Early on Monday morning Graham Hughes was stamped into South Sudan, his last country, and the world's newest, which did not even exist when he started out on New Year's Day 2009.

Since then, Mr Hughes, 33, has visited all 193 United Nations member states and Taiwan, Vatican City, the Palestinian territory, Kosovo, Western Sahara and the four home nations of the United Kingdom.
The entire journey, which cost an average of £10 a day, was by train, bus, taxi or ship and at no point did he travel by air, meaning that he created a new Guinness World Record.

Mr Hughes, who presents the TV show Graham's World for the National Geographic channel and charts his progress on his website The Odyssey Expedition, is even refusing to fly now he has achieved his goal, and will instead continue through Africa and across Europe by bus and boat, aiming to return home to Liverpool by ferry from Dublin in time for Christmas.

"The main feeling today is just one of intense gratitude to every person around the world who helped me get here, by giving me a lift, letting me stay on their couch or pointing me in the right direction," Mr Hughes told The Daily Telegraph from Juba, South Sudan's capital.

"There were times, sitting in a bus station in Cambodia at one in the morning, riding some awful truck over bad roads, when I thought, why am I doing this? But there was always a reason to keep going."
Highlights were swimming in a lake of jellyfish in the Pacific archipelago of Palau, watching one of the last Space Shuttle launches from Cape Canaveral, and dancing with the jungle tribes of Papua New Guinea.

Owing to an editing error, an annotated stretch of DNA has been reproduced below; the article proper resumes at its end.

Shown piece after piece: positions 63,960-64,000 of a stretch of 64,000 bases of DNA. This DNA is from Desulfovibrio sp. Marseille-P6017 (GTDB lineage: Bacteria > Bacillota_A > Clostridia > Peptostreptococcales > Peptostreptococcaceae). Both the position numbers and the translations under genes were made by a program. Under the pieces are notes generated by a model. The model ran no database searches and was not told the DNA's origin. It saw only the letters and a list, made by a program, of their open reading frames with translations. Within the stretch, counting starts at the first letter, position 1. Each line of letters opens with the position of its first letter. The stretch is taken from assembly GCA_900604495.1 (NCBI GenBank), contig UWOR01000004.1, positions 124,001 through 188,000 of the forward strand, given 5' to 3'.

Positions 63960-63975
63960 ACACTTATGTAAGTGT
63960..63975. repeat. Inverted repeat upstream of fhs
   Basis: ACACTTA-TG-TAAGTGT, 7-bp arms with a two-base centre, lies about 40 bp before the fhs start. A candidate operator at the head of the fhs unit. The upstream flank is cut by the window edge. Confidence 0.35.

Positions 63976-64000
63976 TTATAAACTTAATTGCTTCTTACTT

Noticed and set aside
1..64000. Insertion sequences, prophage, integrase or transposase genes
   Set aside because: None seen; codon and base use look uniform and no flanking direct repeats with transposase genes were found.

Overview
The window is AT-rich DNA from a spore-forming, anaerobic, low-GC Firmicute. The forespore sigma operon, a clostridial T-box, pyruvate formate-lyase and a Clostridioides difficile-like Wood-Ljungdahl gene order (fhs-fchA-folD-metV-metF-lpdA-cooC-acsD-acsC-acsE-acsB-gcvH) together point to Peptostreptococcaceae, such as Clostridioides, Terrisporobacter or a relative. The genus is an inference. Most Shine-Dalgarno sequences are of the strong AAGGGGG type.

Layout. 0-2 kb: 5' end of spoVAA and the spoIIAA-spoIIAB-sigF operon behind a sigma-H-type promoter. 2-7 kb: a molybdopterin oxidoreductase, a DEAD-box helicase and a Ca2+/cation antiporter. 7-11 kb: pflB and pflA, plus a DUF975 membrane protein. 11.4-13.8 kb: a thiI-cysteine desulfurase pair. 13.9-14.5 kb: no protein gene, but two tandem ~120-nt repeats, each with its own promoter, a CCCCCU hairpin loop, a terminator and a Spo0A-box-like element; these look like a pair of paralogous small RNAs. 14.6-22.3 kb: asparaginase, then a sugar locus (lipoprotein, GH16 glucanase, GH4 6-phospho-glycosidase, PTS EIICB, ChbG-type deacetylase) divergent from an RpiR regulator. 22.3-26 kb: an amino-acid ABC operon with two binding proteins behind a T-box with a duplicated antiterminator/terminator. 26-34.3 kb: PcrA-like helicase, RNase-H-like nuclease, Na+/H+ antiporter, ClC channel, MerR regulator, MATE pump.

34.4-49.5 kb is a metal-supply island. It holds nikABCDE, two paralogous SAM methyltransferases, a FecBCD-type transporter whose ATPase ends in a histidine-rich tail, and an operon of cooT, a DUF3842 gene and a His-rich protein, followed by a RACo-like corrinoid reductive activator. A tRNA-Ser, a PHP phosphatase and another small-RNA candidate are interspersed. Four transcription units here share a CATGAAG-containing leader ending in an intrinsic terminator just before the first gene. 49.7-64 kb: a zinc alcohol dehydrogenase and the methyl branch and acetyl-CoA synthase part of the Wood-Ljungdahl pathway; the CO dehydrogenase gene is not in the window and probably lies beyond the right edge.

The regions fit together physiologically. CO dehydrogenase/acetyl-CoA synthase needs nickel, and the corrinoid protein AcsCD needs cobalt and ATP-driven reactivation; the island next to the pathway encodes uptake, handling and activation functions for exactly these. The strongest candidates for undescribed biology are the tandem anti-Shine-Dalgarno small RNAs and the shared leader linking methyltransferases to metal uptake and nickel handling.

"People asked me how I was going to get to Afghanistan or Iraq or North Korea, but they were the easy ones, you don't even need a visa for Iraq, you just walk across from the border in Turkey," he said.
"The really tough ones were places like Nauru, and the Maldives and the Seychelles, island countries where there were also pirates."

To cross oceans, Mr Hughes hitched lifts with cargo ships. He spent four days in an open fishing canoe from Senegal to Cape Verde, and was then arrested when he arrived.

Later, officials in the Democratic Republic of Congo jailed him for six days believing he was a spy.
The hardest point, "when I just wanted to give up", he said, was after his older sister, Nicola, died from cancer two years ago at the age of 39. Mr Hughes rushed home to see her before she died.
"She told me not to stop the trip, but I was at a real low point. I'd done 184 countries and had only 17 to go and I thought why not leave it there," he said.

The memory of his sister spurred him on, as did the people that he met as he travelled and the money he was raising for the British charity Water Aid.

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